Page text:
Cloud bread is a staple around my house–it’s perfect to snack on and doesn’t count as a carb–I’m in! This Low Carb Cloud Bread with Greek Yogurt is a cleaner version of the traditional cloud bread recipe (that is usually made with cream cheese).
Low Carb Cloud Bread with Greek Yogurt
Whether you’re on a low carb diet, or maybe the 21 Day Fix, this bread is a life saver. It’s soft and fluffy, tastes delicious with a sprinkle of salt on it, and I could literally eat an entire batch in one day.
Is Cloud Bread hard to make?
Cloud bread isn’t the easiest recipe, but I’ve given you a ton of tips in the recipe below to help you. It might take a few times to get it right, but trust me–it’s delicious when you do!
This isn’t a recipe to experiment with–swapping main ingredients isn’t recommended, but you can easily add your favorite spices to the top as soon as they come out of the oven.
Does this low carb Cloud Bread with Greek Yogurt taste different than Cloud Bread with Cream Cheese?
I don’t think so! I like cloud bread with Greek yogurt just as much. It’s still light and airy, and still a delicious healthy snack–maybe even healthier.
How many piece of cloud bread does this recipe make?
I can make 15-16 pieces if I make them on the smaller side like in these pictures. You can make larger pieces of cloud bread and use it for pizzas or sandwiches if you like, but you’ll end up with less of them.
How many calories are in Cloud Bread?
There are 54 calories in 1/4 of this recipe. All of the nutrition information is down below in the printable recipe.
How do you use Cloud bread?
You can use cloud bread just like you’d use bread, except for toasting–it comes out quite dark in the toaster, I wouldn’t recommend that. Use cloud bread for dips, sandwiches, pizzas, or just for snacking. It’s light and delicious, and like I said–crazy low carb.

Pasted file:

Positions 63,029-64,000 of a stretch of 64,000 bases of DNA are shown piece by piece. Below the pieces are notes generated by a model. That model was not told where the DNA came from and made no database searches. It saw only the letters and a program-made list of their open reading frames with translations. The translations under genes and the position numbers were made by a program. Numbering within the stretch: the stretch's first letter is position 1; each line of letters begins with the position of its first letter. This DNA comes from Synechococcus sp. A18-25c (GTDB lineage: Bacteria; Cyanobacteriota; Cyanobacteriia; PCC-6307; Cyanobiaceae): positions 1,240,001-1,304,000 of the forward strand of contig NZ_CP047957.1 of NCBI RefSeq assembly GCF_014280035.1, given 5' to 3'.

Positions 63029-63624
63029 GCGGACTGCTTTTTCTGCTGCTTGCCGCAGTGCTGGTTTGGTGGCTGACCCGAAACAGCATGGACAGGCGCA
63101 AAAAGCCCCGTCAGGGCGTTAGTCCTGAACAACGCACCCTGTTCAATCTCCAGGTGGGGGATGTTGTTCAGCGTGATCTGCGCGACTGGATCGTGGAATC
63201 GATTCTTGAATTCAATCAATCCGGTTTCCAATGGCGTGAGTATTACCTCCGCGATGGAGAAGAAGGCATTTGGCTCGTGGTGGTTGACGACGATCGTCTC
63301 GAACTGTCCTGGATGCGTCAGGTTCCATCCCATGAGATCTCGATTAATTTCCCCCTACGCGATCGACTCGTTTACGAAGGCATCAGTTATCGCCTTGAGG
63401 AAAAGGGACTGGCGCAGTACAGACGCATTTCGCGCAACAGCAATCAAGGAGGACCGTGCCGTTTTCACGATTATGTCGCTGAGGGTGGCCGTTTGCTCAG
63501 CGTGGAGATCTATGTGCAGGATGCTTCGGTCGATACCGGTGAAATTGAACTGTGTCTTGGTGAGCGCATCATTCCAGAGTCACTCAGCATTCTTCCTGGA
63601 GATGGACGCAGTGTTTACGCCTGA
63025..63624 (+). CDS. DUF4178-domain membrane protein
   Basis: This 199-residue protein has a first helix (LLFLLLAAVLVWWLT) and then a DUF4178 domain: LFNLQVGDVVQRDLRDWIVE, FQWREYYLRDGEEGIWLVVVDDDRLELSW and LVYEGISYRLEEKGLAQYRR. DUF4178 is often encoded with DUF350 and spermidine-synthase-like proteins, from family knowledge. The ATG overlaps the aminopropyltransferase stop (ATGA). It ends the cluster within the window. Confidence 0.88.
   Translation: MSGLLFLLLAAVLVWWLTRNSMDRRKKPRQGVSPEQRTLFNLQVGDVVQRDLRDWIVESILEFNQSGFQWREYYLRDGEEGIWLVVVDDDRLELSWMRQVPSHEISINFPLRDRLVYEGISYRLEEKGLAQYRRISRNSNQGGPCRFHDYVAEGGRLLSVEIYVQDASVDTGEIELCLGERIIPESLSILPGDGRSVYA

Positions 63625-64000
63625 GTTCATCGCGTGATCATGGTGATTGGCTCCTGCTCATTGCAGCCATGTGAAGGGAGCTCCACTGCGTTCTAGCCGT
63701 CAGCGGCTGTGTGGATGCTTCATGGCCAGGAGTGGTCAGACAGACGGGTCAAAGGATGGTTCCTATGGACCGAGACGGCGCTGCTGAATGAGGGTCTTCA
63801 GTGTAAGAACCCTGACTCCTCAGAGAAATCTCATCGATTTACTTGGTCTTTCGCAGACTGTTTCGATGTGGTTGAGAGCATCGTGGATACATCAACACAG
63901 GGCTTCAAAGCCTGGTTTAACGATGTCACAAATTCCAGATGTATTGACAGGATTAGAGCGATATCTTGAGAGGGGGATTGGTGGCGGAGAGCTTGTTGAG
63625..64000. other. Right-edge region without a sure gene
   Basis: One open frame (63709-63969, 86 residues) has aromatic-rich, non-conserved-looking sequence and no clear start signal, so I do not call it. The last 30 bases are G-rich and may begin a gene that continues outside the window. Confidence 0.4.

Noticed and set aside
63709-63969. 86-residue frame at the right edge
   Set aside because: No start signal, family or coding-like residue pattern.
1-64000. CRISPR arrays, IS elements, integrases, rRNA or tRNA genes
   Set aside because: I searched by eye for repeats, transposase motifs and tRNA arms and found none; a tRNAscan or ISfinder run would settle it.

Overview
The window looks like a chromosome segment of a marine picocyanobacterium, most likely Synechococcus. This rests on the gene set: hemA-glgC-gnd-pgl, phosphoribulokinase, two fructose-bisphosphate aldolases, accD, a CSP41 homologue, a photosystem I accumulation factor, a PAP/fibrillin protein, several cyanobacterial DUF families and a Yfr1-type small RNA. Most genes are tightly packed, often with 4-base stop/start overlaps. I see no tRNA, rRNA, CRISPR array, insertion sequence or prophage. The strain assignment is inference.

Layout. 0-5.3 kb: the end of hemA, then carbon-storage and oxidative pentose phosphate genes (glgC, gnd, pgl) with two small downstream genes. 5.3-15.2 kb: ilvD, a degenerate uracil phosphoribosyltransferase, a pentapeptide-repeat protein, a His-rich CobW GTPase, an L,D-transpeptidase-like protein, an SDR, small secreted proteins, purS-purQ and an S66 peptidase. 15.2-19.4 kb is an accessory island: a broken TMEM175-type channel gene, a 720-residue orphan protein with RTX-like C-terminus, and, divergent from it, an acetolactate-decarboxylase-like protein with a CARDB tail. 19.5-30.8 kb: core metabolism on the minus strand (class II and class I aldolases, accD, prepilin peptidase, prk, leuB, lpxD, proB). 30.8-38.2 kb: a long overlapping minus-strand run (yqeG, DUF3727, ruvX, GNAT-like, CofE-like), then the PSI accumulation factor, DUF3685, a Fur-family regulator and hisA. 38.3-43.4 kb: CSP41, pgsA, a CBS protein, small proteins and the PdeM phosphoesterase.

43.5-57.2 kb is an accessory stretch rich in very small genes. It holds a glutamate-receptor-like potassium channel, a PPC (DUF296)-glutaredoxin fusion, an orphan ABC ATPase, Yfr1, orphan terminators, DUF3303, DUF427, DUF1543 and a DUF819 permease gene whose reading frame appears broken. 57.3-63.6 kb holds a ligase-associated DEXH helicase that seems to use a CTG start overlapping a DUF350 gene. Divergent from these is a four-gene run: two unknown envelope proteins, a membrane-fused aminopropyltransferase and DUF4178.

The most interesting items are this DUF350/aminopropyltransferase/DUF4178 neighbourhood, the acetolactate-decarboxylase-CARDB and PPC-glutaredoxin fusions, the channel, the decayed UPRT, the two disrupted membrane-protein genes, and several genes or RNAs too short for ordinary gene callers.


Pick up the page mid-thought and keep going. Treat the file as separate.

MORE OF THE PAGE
How to Make Low Carb Cloud Bread
Before you begin, preheat your oven to 300 degrees. You can use parchment paper under the cloud bread, but I prefer a silpat baking mat on top of my cookie sheet to help avoid sticking. Cloud bread likes to stick.
It is important that the eggs are room temperature–not warmed in a bowl of warm water or the microwave, but true room temperature, I leave mine out for at least 3 hours on the counter. I think this helps the cloud bread batter turn out fluffy and not runny. I also pull out my Greek yogurt before, but not necessarily 3 hours before.
1.Mix together egg yolks (yolks only) and greek yogurt until blended smooth. I’d almost say over blend these, try to get rid of as many lumps as you can.
2. Beat egg whites and 1/4t baking powder (some have used cream of tartar instead) until fluffy. Again, I’d over blend these and make sure to get the same consistency from top to bottom of your bowl.
3. Gently fold the egg white mixture into the yolk and cream cheese mixture carefully. Be careful not to overmix, but know that these need to be fully incorporated for your cloud bread to come out fluffy and beautiful. I recommend using a large whisk of some kind to do this.
4. Using a cookie scooper, take a scoopful of batter out of the bowl and tap it a few times lightly on the counter to let the big air bubbles out before baking. Drop the batter on your silpat baking mat or parchment paper, leaving a little room in between.
Towards the bottom of the batter bowl, you might see some separation, where there is yellow yolk batter separating from the white. That’s normal–usually, the last couple pieces are a little runny and don’t cook as pretty as the first few with all the egg whites.